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Is Cannabis a Gateway Drug? Key Findings and Literature Review

NCJ Number
Date Published
November 2018
96 pages
This report presents the findings and methodology of a literature review of research relevant to an evaluation of the validity of the "gateway" hypothesis that using cannabis causes the user to progress to the use of harder illicit drugs such as cocaine or heroin.
This literature review analyzed 23 peer-reviewed research studies, both human-based and animal-based, that focused on cannabis use and its link with the subsequent use of other illicit drugs. Overall, the literature review concludes that existing statistical research and analysis relevant to the "gateway" hypothesis has produced mixed results, thus failing to provide clear scientific support for cannabis use as an inevitable "gateway" to harder illicit drug use. This necessitates the main conclusion that "no causal link between cannabis use and the use of other illicit drugs can be claimed at this time." This report notes that the current state of research on this issue is limited, and the studies that have been conducted suffer from difficulties in collecting information and applying the findings to a larger population. The report further notes that although many of the reviewed studies found statistically significant associations between cannabis use and the users' later use of other illicit drugs, there is currently no conclusive evidence that cannabis use caused the later use of harder illicit drugs. Recommendations for future research advise that an analysis of cannabis and its association with other illegal substances should be conducted with a design that randomly assigns selected human participants to control groups and experimental groups, and that potential participants be screened for confounding variables, such as genetic predispositions to addiction. 14 tables, 5 figures, a 59-item bibliography, and appended details on study design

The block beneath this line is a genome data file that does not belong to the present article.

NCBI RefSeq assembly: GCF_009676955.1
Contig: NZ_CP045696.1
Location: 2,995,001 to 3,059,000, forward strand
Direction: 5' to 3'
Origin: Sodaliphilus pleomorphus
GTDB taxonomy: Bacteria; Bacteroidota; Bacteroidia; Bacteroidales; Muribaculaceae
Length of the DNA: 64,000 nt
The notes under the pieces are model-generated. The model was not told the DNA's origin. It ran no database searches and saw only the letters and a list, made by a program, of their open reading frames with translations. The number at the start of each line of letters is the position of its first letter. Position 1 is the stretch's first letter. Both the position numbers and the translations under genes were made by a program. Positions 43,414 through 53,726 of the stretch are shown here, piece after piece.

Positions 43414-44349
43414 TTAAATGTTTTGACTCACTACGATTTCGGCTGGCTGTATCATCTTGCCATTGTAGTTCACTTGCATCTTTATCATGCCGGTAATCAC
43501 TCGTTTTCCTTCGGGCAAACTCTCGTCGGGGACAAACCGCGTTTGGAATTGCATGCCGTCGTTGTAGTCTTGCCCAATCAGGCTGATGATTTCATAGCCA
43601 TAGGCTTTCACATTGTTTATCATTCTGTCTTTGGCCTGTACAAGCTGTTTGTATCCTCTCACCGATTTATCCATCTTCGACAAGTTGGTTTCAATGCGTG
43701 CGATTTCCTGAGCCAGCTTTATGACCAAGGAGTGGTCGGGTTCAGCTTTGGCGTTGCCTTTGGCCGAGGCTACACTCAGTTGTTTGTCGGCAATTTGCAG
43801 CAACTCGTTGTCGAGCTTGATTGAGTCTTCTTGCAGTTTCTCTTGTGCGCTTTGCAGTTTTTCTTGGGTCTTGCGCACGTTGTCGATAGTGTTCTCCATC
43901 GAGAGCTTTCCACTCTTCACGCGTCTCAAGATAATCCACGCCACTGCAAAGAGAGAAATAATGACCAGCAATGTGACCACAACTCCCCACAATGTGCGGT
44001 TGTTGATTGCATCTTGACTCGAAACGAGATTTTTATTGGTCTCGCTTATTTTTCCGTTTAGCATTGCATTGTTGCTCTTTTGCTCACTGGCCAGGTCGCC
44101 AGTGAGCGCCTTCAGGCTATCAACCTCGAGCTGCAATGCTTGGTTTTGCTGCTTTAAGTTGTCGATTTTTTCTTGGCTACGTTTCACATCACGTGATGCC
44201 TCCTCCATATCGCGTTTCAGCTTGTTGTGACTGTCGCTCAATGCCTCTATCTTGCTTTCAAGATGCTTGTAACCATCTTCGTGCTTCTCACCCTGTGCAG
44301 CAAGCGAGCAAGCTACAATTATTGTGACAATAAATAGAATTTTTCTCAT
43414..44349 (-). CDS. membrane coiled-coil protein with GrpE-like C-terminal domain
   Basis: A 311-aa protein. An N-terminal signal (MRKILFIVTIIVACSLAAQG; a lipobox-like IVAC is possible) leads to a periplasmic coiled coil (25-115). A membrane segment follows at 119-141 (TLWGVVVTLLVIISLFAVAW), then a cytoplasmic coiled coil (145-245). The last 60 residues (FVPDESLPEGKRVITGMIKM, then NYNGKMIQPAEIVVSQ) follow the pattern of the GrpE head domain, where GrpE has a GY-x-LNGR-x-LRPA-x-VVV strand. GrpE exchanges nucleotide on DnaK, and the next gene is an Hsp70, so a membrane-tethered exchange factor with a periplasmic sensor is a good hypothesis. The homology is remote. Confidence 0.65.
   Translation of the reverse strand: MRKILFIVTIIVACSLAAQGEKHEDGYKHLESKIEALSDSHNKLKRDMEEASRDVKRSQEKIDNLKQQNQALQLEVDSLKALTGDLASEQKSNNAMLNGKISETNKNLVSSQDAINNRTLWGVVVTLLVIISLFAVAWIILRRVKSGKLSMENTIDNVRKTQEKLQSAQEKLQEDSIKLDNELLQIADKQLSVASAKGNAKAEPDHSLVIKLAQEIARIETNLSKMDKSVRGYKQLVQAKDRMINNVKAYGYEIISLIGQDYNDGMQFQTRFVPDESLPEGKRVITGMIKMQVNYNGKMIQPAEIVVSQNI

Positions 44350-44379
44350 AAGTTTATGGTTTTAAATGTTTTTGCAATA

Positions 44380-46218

Date Published: November 1, 2018